U.S. President Barack Obama. (Brendan Smialowski/AFP/Getty Images)
Opinion writer

President Obama looked almost relieved after Tuesday’s election blowout. A man who has been perhaps the least political president in modern U.S. history doesn’t have to worry about elections anymore.

“I’m going to be busy for the next two years,” Obama said at his “What, Me Worry?” news conference Wednesday. He batted away questions about his political setback in the midterm elections. “At the end of my presidency, I’ll say, we played that fourth quarter well.”

Let’s take Obama at his word: Looking at foreign policy, what’s his agenda for the next two years? For a weakened president, what would amount to a good finish, and what changes should Obama make to achieve that outcome?

Obama’s opportunities are, in fact, considerable: A month from now he could have a nuclear deal with Iran or at least a framework that pockets significant Iranian concessions; he could agree with China on a joint package of climate-control measures; he could move Japan and other Asian nations toward a free-trade agreement, which might jump-start similar trade negotiations with Europe.

The big problems? The fight against the Islamic State in Syria and Iraq is a nightmare, and Obama’s policy is still too vague and cautious. But the jihadists’ explosive expansion seems to have been halted, and a slow rollback will have to continue well beyond Obama’s departure from the White House. Russia’s Vladimir Putin is a dangerous wild card, but he’s playing a fundamentally weak hand, and Russian diplomats are signaling that they want a gradual resumption of normal dialogue with the United States.

Obama’s biggest challenge — his acid test, if you will — is whether he can revitalize his foreign policy team so he can make the most of these opportunities. White House officials say that Obama knows he needs new blood, wider bandwidth, more intellectual capital — choose your metaphor. What this might mean is still a matter of speculation, perhaps because Obama hasn’t made any decisions.

Here are some guesses about personnel matters. The White House wants Antony Blinken, the deputy national security adviser, to move to the State Department to replace Bill Burns as deputy secretary. This offers a chance to augment the national security staff under Susan Rice, whom Obama appears unwilling to replace.

Who might join Rice atop the National Security Council? Michael Morell, former deputy director of the CIA, was offered the job but turned it down. Insiders mention other big-stature people who could help Rice manage policy, such as Adm. Sandy Winnefeld, vice chairman of the Joint Chiefs of Staff, and Nicholas Burns, former undersecretary of state. Last summer, Burns was offered his old State Department job back and then the post of national security adviser to Vice President Biden. He declined both.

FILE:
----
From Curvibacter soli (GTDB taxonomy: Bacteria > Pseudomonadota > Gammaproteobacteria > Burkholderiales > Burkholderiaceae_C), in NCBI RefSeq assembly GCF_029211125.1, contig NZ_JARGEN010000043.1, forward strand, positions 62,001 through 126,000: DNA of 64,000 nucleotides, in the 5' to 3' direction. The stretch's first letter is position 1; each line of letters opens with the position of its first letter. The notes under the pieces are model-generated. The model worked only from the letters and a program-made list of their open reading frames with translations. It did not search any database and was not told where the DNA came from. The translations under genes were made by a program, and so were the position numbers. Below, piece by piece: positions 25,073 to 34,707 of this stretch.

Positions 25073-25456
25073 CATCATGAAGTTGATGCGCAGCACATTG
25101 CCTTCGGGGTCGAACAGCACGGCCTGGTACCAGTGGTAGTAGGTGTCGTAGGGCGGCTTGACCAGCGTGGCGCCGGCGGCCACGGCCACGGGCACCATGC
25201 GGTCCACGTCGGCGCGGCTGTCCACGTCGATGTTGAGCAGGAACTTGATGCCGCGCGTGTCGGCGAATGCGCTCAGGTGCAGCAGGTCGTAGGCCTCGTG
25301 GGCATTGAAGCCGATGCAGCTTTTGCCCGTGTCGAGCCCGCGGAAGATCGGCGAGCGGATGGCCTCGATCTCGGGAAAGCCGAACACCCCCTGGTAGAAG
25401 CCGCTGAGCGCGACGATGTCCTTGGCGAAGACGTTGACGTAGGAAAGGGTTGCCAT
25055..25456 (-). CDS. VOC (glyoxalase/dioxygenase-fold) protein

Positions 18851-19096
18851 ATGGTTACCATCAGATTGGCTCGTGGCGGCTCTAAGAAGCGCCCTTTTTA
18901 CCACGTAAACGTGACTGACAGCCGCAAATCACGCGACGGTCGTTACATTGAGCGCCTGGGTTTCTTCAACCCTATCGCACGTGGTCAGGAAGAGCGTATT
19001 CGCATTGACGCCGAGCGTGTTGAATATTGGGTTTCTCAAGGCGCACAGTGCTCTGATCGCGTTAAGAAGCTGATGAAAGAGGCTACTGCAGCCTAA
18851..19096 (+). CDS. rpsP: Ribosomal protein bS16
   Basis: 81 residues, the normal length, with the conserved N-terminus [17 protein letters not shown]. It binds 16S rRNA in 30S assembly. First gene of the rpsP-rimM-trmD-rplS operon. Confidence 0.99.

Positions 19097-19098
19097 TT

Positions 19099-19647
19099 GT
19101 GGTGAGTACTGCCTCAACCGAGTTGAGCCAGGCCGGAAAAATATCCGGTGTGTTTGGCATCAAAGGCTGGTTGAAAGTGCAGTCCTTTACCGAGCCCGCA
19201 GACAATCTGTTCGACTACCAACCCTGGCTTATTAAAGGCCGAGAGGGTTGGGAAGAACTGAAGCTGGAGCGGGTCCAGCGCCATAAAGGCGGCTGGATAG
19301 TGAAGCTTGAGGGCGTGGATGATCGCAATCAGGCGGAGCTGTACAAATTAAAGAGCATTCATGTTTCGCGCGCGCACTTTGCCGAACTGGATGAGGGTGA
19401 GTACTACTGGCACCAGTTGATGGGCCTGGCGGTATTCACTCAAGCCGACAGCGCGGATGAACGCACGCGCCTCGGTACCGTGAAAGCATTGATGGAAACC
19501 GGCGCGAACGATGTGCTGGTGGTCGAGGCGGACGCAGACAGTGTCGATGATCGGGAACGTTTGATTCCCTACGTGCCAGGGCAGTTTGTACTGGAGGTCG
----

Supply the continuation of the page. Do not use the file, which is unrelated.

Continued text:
Among Cabinet officials, Secretary of State John Kerry seems to have reenlisted, with responsibility for the Iran nuclear talks and perhaps a new role as emissary to Putin in Moscow. Administration officials speculate that Defense Secretary Chuck Hagel may leave well before the president’s term ends; a likely replacement would be former undersecretary Michele Flournoy, who was nearly picked for the job in 2013. Flournoy would also be a strong candidate for deputy national security adviser.

Obama’s challenge in his final two years won’t be to conceive new foreign policy strategy (it’s pretty much set) but to implement it. Here’s where Rice will need to improve as a manager. An example is fully empowering retired Gen. John Allen, Obama’s special envoy for Syria and Iraq. Given its political and military importance, this post should be part of the White House staff. Instead, Allen was attached to State, which limits his clout.

Gen. David Petraeus always liked to ask subordinates, “What’s the big idea?” as a way of prodding thinking. It’s a good question for Obama as he looks ahead.

Obama’s top aides have prepared a good to-do list: making a solid transition in Afghanistan under the new coalition government; making Iraq a test of the U.S.-led coalition’s ability to fight extremism (and meanwhile, getting serious about Syria); getting a nuclear deal with Iran; reaching a trade deal in Asia, and maybe Europe; cooperating with China on climate change and other issues, such as counterterrorism; partnering with an India that, under Prime Minister Narendra Modi, wants better relations with the United States; checking Putin’s aggression, while keeping the door open to re-engaging Russia.

“I’m . . . a practical guy,” Obama said Wednesday. Despite the overwhelming rejection of his party and policies in Tuesday’s elections, Obama has a practical foreign policy agenda. If he does the follow-through, it’s an achievable one.

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